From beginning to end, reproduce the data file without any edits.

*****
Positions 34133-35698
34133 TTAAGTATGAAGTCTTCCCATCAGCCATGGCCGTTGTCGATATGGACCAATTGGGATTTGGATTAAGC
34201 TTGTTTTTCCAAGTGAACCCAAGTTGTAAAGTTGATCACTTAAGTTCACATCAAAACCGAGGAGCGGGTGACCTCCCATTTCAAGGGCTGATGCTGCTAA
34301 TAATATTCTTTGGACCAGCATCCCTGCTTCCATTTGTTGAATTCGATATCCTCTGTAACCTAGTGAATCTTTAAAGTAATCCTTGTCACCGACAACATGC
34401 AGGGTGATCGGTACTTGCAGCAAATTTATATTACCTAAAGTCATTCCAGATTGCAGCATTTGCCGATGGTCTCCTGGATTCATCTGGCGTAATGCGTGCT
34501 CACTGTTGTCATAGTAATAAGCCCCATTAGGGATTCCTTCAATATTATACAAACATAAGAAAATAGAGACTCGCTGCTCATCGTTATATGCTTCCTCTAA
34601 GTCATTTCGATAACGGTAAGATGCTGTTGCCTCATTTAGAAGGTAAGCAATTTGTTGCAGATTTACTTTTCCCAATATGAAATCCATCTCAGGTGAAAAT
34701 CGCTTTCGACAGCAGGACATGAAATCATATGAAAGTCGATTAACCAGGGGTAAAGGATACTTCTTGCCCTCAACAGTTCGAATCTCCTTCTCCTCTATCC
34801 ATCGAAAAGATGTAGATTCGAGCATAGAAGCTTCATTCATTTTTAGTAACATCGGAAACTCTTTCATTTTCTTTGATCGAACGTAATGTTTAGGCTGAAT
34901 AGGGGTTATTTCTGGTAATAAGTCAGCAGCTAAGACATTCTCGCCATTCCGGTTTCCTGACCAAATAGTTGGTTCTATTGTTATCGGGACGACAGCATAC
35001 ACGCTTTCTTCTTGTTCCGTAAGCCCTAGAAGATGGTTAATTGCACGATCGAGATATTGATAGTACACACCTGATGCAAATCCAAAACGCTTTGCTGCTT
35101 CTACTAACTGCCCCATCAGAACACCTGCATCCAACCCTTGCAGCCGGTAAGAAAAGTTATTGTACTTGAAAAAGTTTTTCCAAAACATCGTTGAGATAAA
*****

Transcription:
Positions 34133-35698
34133 TTAAGTATGAAGTCTTCCCATCAGCCATGGCCGTTGTCGATATGGACCAATTGGGATTTGGATTAAGC
34201 TTGTTTTTCCAAGTGAACCCAAGTTGTAAAGTTGATCACTTAAGTTCACATCAAAACCGAGGAGCGGGTGACCTCCCATTTCAAGGGCTGATGCTGCTAA
34301 TAATATTCTTTGGACCAGCATCCCTGCTTCCATTTGTTGAATTCGATATCCTCTGTAACCTAGTGAATCTTTAAAGTAATCCTTGTCACCGACAACATGC
34401 AGGGTGATCGGTACTTGCAGCAAATTTATATTACCTAAAGTCATTCCAGATTGCAGCATTTGCCGATGGTCTCCTGGATTCATCTGGCGTAATGCGTGCT
34501 CACTGTTGTCATAGTAATAAGCCCCATTAGGGATTCCTTCAATATTATACAAACATAAGAAAATAGAGACTCGCTGCTCATCGTTATATGCTTCCTCTAA
34601 GTCATTTCGATAACGGTAAGATGCTGTTGCCTCATTTAGAAGGTAAGCAATTTGTTGCAGATTTACTTTTCCCAATATGAAATCCATCTCAGGTGAAAAT
34701 CGCTTTCGACAGCAGGACATGAAATCATATGAAAGTCGATTAACCAGGGGTAAAGGATACTTCTTGCCCTCAACAGTTCGAATCTCCTTCTCCTCTATCC
34801 ATCGAAAAGATGTAGATTCGAGCATAGAAGCTTCATTCATTTTTAGTAACATCGGAAACTCTTTCATTTTCTTTGATCGAACGTAATGTTTAGGCTGAAT
34901 AGGGGTTATTTCTGGTAATAAGTCAGCAGCTAAGACATTCTCGCCATTCCGGTTTCCTGACCAAATAGTTGGTTCTATTGTTATCGGGACGACAGCATAC
35001 ACGCTTTCTTCTTGTTCCGTAAGCCCTAGAAGATGGTTAATTGCACGATCGAGATATTGATAGTACACACCTGATGCAAATCCAAAACGCTTTGCTGCTT
35101 CTACTAACTGCCCCATCAGAACACCTGCATCCAACCCTTGCAGCCGGTAAGAAAAGTTATTGTACTTGAAAAAGTTTTTCCAAAACATCGTTGAGATAAA